# What does momentum of Photons mean? [duplicate]

I have already checked out Can a force stop a Photon since Photons have momentum and What does momentum mean when talking about massless particles?, but that didn't answer my query. I already know that from the De-Broglie wavelength equation we can say, $$p = \frac{h}{\lambda}$$ where $$p$$ is the momentum of the photon. But as a high school student I know that momentum is defined as $$\vec{p} = m\vec{v}$$ but photons aren't like normal particles, right ? Their rest mass is zero and they behave as both wave and particle (aka wave-particle duality). So, how can one define the momentum for massless objects ?

PS : I had also checked : Confusion regarding photons? but that didn't fully answer my query.

But as a high school student I know that momentum is defined as $$\vec{p} = m\vec{v}$$

The solution is that in high school you aren't taught a truly complete definition of momentum.

This is a useful definition in Newtonian mechanics, but it doesn't apply to photons or gluons (i.e. to massless particles). You'll also learn that the definition of momentum must be modified in relativistic physics as well.

So, how can one define the momentum for massless objects ?

At the high school level, you must simply accept that for photons, $$p=\frac{h}{\lambda}$$, as if it were an additional definition of what momentum can be.

To be honest, even with a Ph.D. in electrical engineering, specializing in optoelectronics, this is how I treat it as well. Wikipedia has a more detailed discussion than I ever encountered in 9 years of school, but as far as I can tell it boils down to "photons can transfer momentum from one massive particle to another, therefore they must carry momentum themselves". Possibly a proper physicist will submit an answer that gives deeper reasoning.

• Einstein said photons could "transfer inertia" - is that saying the same? Guess yes. If a photon is absorbed, it is none of its business any more if the electron turns its momentum into mass. What it came on with sure wasn't "mass" - refering to the question -, it seems the electron, someone else turned photon's momentum into mass; with the photon it wasn't "inertia" but energy. Electrons - who else? - not only absorb but also emit photons. Photons "exchange" (transfer, carry) energy between masses (electrons). The energy is received "as" mass, energy becomes mass within a mass (electron). Commented Nov 12, 2022 at 18:29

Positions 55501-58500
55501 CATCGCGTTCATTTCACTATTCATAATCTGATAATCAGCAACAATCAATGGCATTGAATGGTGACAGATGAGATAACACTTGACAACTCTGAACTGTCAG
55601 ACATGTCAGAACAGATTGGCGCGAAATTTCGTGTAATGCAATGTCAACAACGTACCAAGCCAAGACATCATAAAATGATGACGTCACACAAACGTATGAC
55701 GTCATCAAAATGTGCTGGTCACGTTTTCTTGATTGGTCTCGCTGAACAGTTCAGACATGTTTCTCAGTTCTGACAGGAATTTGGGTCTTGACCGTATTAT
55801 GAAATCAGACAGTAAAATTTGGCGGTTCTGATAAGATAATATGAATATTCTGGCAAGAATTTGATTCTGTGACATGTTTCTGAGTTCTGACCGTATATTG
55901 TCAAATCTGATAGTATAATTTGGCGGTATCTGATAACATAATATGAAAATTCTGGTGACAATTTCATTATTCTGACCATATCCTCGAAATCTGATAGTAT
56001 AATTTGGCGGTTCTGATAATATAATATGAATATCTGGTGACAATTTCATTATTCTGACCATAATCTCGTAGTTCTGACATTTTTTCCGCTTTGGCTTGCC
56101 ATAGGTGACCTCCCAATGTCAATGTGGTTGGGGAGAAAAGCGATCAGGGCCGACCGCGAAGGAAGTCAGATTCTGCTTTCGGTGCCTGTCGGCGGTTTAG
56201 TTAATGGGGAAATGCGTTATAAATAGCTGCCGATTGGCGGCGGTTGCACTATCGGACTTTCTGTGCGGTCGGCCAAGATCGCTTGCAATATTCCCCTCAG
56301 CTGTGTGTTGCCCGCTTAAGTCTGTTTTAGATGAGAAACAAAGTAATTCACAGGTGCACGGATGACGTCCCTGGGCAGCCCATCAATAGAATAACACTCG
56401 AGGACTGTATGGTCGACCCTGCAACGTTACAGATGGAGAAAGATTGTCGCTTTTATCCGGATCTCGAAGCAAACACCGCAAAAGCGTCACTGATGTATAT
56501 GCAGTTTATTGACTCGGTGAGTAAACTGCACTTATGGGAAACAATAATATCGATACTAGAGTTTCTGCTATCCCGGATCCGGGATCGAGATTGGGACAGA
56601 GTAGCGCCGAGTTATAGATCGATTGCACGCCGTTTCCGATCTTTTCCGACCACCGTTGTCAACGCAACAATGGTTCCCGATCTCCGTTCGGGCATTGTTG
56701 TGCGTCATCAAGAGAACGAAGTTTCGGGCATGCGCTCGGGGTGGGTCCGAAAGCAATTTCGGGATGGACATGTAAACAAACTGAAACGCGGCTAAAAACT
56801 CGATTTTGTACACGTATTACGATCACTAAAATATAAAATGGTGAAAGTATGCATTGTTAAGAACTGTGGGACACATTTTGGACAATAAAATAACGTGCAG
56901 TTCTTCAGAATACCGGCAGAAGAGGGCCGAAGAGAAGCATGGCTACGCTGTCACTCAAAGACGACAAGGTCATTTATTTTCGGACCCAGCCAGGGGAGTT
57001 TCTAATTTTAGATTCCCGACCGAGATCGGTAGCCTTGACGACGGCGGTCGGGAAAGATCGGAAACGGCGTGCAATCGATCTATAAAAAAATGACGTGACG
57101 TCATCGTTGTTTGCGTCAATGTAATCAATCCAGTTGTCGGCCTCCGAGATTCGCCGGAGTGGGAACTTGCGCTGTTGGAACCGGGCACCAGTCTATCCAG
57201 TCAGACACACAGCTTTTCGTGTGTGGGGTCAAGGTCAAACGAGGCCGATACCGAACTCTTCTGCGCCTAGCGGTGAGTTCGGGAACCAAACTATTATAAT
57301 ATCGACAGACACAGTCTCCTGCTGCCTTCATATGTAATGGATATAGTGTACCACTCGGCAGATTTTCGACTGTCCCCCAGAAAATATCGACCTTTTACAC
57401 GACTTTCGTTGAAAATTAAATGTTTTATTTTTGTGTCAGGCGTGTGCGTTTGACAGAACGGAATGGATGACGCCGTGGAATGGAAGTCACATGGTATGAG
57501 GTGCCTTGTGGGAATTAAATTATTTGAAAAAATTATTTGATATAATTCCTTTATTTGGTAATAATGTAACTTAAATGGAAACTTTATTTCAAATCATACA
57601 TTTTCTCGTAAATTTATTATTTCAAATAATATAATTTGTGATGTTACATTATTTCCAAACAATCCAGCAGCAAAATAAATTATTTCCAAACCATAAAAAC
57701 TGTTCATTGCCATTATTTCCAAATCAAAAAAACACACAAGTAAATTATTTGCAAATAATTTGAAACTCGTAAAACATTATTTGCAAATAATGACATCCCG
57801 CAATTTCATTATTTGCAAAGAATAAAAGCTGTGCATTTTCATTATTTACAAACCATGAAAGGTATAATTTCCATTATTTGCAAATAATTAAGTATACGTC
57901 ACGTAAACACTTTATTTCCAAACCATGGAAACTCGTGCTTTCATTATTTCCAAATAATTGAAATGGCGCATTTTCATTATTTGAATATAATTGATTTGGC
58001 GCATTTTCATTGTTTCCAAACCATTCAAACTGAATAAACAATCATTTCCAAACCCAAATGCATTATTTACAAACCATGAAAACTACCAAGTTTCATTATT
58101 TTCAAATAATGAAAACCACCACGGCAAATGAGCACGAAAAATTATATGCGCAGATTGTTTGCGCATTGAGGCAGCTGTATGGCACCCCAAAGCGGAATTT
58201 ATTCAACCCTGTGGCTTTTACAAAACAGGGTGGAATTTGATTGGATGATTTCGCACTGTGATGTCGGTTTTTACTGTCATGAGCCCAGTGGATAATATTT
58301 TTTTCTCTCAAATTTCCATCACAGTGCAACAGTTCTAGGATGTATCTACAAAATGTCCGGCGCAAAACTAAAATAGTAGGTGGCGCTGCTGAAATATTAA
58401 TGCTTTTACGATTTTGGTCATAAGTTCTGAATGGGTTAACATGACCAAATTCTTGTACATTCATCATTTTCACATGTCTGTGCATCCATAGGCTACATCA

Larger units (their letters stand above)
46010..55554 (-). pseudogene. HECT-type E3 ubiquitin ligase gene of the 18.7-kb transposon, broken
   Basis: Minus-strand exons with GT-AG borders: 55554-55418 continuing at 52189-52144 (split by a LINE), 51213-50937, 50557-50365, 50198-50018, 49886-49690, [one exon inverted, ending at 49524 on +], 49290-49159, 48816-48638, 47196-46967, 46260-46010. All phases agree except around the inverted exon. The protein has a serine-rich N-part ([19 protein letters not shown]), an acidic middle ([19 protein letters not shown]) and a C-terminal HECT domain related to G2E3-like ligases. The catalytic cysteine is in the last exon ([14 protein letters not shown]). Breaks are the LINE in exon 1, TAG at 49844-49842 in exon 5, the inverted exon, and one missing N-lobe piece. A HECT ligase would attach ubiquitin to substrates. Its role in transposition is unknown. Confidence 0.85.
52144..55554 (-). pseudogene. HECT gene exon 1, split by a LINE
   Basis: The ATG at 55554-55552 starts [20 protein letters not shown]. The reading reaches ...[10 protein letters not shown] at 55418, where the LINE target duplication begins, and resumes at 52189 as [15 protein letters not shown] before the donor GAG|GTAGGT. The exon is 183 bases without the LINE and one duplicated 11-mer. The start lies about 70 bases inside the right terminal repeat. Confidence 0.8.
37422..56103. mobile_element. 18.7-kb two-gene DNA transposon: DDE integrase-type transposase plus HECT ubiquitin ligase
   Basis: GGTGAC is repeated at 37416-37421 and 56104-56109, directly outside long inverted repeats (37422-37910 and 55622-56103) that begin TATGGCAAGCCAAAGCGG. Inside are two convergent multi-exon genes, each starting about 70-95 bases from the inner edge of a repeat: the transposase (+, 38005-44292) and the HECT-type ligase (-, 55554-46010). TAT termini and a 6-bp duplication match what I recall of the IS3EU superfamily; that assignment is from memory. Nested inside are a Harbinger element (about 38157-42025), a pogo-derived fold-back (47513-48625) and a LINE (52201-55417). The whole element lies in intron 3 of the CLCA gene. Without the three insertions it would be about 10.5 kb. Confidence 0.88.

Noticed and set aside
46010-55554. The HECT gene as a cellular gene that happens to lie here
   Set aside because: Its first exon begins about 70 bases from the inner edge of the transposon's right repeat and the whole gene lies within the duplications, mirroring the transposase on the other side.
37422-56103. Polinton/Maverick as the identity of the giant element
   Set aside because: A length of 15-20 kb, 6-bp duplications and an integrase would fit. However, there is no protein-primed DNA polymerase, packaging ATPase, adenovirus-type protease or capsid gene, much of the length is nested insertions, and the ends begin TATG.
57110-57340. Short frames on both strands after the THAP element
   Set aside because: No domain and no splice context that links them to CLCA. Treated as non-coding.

Photons are elementary particles, and particles obeying quatum mechanics and Lorentz transformations..

The classical definition of momentum as $$mv$$ cannot be used rationally, one has to go to the four vector space of Lorentz transformations to understand how a zero mass particle can have (actually must have if it is to exist at all,) momentum .

The classical $$m$$ cannot be used because for high velocities the m in the $$mv$$ is not defined independent of the velocity, so is not invariant in all frames .

The Lorentz four vectors defined as $$(E, p_x.p_y,p_z)$$ have as a fixed length , the invariant mass of the particle, and it is that mass that enters the definition of the four vector:

$$\sqrt{\mathstrut P\cdot P \rule{1ex}{0pt}} = \sqrt{E^2 - (pc)^2 \rule{1ex}{0pt}} = m_0c^2$$

The length of this 4-vector is the rest energy of the particle. The invariance is associated with the fact that the rest mass is the same in any inertial frame of reference.

If you look at the four vector invariant mass, when the invariant mass is zero, which is the case for the photon, $$E=pc$$ . Since the photons have energy, they inevitably also have momentum.

This is the mathematics that fits all the data we have on photons and elementary particles, thus the conclusion that photons have zero mass, but do carry momentum

For the classical electromagnetic waves, light, this experiment that measure radiation pressure experimentally measured the momentum of the zillion of photons making up the beam. In particle physics momentum conservation in interactions and decays work correctly only if the momentum of the gamma rays follows the formula above.